Showing posts from 2014

Zagradac (2217m) - gateway to the Moraca Mountains

After climbing Stozac for the first time, a whole vista opened up before us of mountains I had never seen before and which immediately drew me towards them. The whole area is frustratingly far away from roads that I would dare take my own battered Golf II, so the first foray involved parking the car near Lake Kapetanovo and walking along the trail at the opposite end of the lake from where the road approaches the lake. The area is full of valleys which involved a lot of climbing up steep banks, and then finding that one had to then climb down in order to climb up further. One interestingly shaped peak caught our attention, Zagradac, whose top looked like a UFO had crashed into it, but which presented a problem in finding a way right to the top. However, trusting that all would become clear once we reached there, we persisted until we got to a seemingly impenetrable cliff girding the peak. However, we found a path under a rock overhang where we were able to find a very stee

Sedlena greda (2,227 m)

Having seen this saddle-shaped mountain from the first time I climbed Prutas, it had been my desire to climb it, although I was worried about being able to find a path. There is a path, but somehow it is a bit challenging to follow because of many goat paths, but it isn’t dangerous as long as you are sensible. From the parking area at the high point of the road going along the southern edge of Durmitor, the path leads directly up the mountain, and then takes a left, following the same rough level going all the way around the nearest of these two peaks. Once around, the path leads downwards into the centre of the saddle and then there is a grassy climb up to the ridge on the second peak, right of the sheer rocky cliffs. Following the ridge upwards, there are a few tricky parts where care is needed, and then the path passes to the southern side until the path turns upwards for the last climb. Excellent views of Mt. Sljeme opposite. Return by the same route.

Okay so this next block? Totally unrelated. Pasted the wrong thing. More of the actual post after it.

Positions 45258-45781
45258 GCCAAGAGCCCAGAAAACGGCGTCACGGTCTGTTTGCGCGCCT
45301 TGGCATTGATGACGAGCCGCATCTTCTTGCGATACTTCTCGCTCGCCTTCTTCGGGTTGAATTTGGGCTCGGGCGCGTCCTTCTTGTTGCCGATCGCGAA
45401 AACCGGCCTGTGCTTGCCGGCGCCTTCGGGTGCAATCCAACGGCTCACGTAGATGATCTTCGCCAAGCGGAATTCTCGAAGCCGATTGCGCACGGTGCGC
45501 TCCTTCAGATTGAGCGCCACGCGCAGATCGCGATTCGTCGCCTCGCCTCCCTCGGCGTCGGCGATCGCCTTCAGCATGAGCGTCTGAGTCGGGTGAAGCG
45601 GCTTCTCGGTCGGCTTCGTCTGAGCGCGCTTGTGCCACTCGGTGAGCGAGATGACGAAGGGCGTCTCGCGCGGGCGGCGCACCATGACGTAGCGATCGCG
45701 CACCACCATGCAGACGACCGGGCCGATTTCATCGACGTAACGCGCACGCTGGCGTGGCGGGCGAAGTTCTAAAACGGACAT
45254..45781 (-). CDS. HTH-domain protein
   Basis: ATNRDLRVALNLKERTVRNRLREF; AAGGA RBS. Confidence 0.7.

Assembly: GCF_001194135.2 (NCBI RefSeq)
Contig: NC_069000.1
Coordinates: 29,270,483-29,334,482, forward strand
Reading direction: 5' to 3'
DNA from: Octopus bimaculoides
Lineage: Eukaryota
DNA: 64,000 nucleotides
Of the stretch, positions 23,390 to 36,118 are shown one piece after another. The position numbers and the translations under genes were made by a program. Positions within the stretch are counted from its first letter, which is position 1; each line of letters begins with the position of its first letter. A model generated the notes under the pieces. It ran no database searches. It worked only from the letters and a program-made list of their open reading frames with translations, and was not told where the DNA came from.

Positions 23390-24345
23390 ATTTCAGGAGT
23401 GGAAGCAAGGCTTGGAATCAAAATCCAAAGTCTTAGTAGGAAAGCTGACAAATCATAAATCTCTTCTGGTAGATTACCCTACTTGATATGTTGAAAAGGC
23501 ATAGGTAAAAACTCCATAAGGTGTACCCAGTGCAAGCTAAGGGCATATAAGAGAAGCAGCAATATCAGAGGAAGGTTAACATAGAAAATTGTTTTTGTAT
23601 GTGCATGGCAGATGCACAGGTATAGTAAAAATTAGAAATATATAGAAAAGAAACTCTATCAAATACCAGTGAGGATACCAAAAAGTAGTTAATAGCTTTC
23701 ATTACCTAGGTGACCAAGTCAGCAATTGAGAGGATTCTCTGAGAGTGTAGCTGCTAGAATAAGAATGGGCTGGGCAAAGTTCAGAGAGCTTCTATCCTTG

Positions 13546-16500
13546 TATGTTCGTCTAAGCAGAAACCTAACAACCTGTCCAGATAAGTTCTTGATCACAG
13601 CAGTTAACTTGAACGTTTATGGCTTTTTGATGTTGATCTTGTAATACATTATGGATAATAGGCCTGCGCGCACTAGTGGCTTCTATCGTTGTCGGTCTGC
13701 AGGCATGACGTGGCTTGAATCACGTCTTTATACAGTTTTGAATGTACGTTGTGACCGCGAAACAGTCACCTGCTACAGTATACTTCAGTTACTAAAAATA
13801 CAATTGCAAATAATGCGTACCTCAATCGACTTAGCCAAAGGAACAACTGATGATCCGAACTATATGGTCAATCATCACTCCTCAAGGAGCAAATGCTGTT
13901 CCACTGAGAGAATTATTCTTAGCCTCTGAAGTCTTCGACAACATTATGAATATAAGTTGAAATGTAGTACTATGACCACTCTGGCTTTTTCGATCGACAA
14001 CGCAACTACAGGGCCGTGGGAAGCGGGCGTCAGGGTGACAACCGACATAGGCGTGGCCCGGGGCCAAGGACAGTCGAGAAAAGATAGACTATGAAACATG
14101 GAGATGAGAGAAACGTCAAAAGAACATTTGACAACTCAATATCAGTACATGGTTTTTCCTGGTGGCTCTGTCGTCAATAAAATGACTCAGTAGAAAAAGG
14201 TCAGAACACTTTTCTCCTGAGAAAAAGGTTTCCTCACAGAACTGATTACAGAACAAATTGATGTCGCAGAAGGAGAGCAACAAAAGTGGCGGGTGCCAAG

Summer holidays on the Montenegrin coast

 For anyone thinking of visiting Montenegro with children, I thought I would share some of the things I found for my nieces, with information correct at the date of publishing and with some idea of how successful the activities were. Beaches – apart from Plavi Horizonti (near Radovici) which has a sandy beach (€3 for parking), most of the beaches that were not completely packed were rather disappointing. These were mainly on the Bay of Kotor , and scored low because they were dirty, slimy rocks or just had a concrete area for sunbathing. We were too far from Ulcinj, and were trying to avoid the crowds of Budva. Swimming – the Aqua Park in Becici at the Hotel Mediteran (can’t remember the price ) was a great hit, with plenty of water slides and a nice swimming pool. I think we could have done this several times without it becoming boring. Also my youngest niece loved swimming in Lake Skadar half-way through a lake cruise, ( w

Vrmac Hill (710 m)

At this time of year many of the northern peaks are either inaccessible or dangerous, and the temperature on the coast is not too high, so the coastal mountains are an attractive option. Vrmac is a relatively low-lying peak encompassing a long area – I suppose you could call it a peninsula, from Kotor out to Lepetani, it must be 10 km long. There seem to be plenty of paths – we decided to park the car in Kamenari and take the ferry across (it was free for pedestrians, I don’t know whether it will stay that way), and walk to Donja Lastva, where there is a signpost and asphalted road leading up into the woods. After the end of the asphalt road, there trails are good-quality and clearly marked. After a winding climb up we reached the top of the ridge and the trail led us along the top of the Vrmac massif in the direction of Kotor. We took a path down towards the southern side of the hill (having climbed up the north side), which led through an old abandoned village, with the